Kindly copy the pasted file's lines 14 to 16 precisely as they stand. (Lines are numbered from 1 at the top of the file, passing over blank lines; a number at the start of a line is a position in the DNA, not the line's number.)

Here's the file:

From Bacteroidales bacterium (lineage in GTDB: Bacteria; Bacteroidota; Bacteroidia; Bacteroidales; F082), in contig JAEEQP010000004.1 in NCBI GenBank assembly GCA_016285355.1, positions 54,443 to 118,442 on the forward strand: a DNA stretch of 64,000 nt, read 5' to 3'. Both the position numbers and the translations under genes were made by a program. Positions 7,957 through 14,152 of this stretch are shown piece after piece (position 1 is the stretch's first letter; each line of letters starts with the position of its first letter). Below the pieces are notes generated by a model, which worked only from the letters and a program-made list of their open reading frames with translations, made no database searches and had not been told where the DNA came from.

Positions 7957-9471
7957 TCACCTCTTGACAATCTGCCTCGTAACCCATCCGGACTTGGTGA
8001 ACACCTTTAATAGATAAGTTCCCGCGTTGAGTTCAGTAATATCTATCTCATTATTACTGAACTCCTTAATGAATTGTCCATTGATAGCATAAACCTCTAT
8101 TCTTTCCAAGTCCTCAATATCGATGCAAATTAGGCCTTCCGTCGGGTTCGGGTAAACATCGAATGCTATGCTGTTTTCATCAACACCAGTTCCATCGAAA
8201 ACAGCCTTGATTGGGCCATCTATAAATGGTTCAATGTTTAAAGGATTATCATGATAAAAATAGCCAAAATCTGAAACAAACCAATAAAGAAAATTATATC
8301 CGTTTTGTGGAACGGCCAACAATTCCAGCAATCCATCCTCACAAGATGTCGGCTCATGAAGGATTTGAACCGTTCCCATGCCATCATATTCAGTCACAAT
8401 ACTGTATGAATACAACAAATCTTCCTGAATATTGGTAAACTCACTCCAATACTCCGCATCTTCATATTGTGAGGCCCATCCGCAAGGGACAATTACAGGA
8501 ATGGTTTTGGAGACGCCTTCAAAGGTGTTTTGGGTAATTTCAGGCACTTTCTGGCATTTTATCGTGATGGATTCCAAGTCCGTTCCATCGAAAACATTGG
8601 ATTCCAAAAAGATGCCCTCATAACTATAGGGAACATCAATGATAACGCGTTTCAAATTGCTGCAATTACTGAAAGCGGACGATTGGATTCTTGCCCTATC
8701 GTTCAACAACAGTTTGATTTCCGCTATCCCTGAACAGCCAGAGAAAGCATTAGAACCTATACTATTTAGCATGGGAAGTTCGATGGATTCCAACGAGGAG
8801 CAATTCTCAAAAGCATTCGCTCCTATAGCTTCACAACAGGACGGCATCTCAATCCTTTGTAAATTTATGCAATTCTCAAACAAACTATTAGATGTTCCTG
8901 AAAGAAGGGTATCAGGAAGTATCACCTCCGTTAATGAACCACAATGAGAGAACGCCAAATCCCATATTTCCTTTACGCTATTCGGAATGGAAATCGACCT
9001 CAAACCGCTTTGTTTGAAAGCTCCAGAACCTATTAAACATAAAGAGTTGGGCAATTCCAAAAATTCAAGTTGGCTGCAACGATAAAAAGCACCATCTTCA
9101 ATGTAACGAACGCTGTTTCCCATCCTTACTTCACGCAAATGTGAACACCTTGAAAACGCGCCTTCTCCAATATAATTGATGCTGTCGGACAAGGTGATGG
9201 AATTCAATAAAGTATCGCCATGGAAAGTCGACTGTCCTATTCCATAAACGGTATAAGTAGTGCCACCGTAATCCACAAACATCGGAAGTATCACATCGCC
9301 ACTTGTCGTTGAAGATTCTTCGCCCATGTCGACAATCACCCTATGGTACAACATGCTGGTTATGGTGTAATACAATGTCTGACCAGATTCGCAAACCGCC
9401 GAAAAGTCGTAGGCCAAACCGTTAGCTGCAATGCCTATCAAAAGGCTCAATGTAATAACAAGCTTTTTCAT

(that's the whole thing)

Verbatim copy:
9001 CAAACCGCTTTGTTTGAAAGCTCCAGAACCTATTAAACATAAAGAGTTGGGCAATTCCAAAAATTCAAGTTGGCTGCAACGATAAAAAGCACCATCTTCA
9101 ATGTAACGAACGCTGTTTCCCATCCTTACTTCACGCAAATGTGAACACCTTGAAAACGCGCCTTCTCCAATATAATTGATGCTGTCGGACAAGGTGATGG
9201 AATTCAATAAAGTATCGCCATGGAAAGTCGACTGTCCTATTCCATAAACGGTATAAGTAGTGCCACCGTAATCCACAAACATCGGAAGTATCACATCGCC